Now, let's understand if you can use the GDP growth rate when you want to compare the growth between two or more countries. The more the population, the larger is the GDP. Trying to gauge the growth of countries based on GDP alone isn't the right way to compare their progress.
Instead, for more accurate observation, one must refer to the country's standard of living reflected in its GDP per capita. To calculate GDP per capita, simply divide a country's GDP by the number of people living in. It is to be noted that Real GDP data only can be used to make this calculation.
GDP for Economists and Investors
GDP is a very critical data point for economists and investors as it is the measurement of the output or economic production or growth for a nation. Both these factors have a relatively large impact on the economy, whether it is Stock markets, Individuals, businesses, monetary policies, and retail investors.
GDP impact on Common man
While GDP sounds like a term used mainly by economists and Governments, it has a close impact on every individual's life and business. So let's start from the most feared word these days "Recession"- What is a recession?
A recession is a period when a country's GDP did not grow or shrank by some percentage points.
GDP directly or indirectly affects all businesses and individuals as GDP and unemployment rate go hand in hand.
When the economy is doing well, and GDP is on the rise, it represents growth in production, leading to more employment, as businesses hire more labor to meet the economy's growing demand. As compared to this, if there is de-growth in GDP , it may be an indicator that an economy is in a recession or moving towards an economic downturn.
For example, due to the current Covid-19 crisis, many businesses like travel tourism, retail, and multiple other services were forced to lay off employees or even go out of business themselves. This is leading to lower production in the economy and, therefore, a lower GDP. Conversely, as GDP is the indicator of the country's health, a lower GDP leads to reduced investor confidence in a country and less capital inflows. Lesser Investment and interest in the country's economy in turn leads to organizations or governments having lesser money to expand or grow the businesses, finally leading to layoffs, furloughs or cancellation of contracts. Thus ultimately affecting every household and business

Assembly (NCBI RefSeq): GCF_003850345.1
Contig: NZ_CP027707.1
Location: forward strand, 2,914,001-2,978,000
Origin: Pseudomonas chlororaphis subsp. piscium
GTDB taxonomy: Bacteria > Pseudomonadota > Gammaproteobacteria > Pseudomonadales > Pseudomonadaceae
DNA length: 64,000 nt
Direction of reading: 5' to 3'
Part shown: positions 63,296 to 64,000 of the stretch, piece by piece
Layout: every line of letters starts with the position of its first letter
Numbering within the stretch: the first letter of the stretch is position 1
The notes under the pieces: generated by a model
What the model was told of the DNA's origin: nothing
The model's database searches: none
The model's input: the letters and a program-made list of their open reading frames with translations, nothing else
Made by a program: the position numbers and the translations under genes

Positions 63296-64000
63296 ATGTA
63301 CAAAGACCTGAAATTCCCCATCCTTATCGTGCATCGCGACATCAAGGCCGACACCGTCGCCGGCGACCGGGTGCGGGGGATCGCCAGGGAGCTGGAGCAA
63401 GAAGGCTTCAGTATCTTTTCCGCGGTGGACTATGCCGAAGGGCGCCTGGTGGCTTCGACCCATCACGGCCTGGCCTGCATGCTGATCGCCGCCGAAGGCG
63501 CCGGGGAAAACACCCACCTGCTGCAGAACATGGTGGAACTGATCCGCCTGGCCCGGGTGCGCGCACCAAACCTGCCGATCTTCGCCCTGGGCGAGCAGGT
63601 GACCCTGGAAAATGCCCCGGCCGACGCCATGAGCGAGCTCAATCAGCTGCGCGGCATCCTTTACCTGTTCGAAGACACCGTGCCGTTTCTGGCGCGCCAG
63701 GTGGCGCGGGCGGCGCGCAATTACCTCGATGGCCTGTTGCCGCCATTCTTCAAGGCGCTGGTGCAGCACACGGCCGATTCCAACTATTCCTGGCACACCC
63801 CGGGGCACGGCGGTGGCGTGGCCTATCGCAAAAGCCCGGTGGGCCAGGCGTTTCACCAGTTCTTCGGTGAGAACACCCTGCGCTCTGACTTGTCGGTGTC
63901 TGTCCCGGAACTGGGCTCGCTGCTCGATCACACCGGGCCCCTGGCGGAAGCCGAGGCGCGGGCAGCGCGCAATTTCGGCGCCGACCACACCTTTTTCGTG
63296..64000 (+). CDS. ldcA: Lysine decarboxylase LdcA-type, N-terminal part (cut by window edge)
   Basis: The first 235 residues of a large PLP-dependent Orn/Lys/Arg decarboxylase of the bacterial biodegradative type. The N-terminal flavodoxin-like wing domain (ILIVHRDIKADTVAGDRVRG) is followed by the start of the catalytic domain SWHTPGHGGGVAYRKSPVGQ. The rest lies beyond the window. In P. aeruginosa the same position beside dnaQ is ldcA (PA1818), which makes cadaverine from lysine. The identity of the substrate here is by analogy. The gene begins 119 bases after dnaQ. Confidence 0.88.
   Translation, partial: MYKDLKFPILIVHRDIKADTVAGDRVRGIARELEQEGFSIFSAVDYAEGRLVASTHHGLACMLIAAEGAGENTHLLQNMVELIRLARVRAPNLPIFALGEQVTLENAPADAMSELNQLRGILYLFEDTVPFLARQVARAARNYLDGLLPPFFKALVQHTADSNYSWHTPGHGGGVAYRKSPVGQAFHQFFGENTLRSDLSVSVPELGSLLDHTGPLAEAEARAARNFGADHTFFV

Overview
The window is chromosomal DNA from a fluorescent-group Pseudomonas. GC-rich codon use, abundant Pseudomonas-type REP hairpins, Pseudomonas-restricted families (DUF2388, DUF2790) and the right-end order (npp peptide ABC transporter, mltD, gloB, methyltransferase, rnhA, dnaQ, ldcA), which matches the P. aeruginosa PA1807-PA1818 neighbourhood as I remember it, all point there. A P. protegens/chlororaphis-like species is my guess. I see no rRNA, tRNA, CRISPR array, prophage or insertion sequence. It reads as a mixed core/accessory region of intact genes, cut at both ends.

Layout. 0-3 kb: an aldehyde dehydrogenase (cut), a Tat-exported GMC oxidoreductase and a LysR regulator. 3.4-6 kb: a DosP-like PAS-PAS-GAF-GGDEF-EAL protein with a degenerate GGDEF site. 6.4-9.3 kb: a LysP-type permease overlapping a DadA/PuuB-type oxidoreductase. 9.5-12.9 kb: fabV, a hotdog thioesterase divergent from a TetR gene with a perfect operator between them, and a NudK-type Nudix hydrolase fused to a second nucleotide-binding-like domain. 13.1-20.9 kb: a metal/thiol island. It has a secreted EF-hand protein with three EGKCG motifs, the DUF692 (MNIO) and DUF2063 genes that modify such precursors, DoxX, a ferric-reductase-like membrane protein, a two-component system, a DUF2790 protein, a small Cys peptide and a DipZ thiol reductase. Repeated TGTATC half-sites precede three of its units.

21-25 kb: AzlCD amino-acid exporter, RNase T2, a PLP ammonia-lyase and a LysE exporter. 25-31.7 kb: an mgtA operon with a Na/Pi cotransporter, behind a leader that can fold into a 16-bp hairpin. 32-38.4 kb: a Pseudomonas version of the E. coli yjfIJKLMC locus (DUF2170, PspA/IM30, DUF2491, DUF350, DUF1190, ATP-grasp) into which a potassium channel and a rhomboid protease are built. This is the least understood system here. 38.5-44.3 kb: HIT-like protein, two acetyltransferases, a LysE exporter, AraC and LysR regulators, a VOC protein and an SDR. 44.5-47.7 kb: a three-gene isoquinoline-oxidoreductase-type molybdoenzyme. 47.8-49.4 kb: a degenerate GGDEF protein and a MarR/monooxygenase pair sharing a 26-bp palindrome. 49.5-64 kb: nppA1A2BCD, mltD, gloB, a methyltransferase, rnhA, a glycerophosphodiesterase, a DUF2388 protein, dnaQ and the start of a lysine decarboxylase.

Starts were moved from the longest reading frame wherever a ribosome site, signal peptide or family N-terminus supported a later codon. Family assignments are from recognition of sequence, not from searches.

GDP Impact on Stock market
Investors pay attention to the GDP because even a minute change in the GDP numbers–either up or down–can significantly impact the stock market. In general, a bad economy usually means lower earnings for companies. And this can translate into lower stock prices.
As per Investopedia "Investors may pay attention to positive and negative GDP growth when they are devising an investment strategy. However, it's important to note that because GDP is a measurement of the economy in the previous quarter or year, it is better used to explain how economic growth and production have impacted your stocks and your investments in the past."
Jobs, investments, and personal finance, all of them are affected by GDP. In fact, keeping a close eye on GDP's growth rate can also help decide the best international opportunities to invest in.
The Federal Reserve also uses the GDP growth rate, to determine its monetary policy, which in turn effects the corporates, investors, and Individuals
A healthy economy guarantees a reduction in unemployment levels. When businesses hire a more significant workforce, they, in turn, increase the salary drawn to meet the economy's growing demand.
Hence, before investing, it is crucial to look into the economy's positive and negative GDP growth to decide the strategy. While you do this, it is also important to note that while this shows you the market's past, it is not very helpful in predicting the future.
In a sentence, GDP is the pulse of a country. It can shed light on the country's downfall and indicate aspects taking the country to new heights.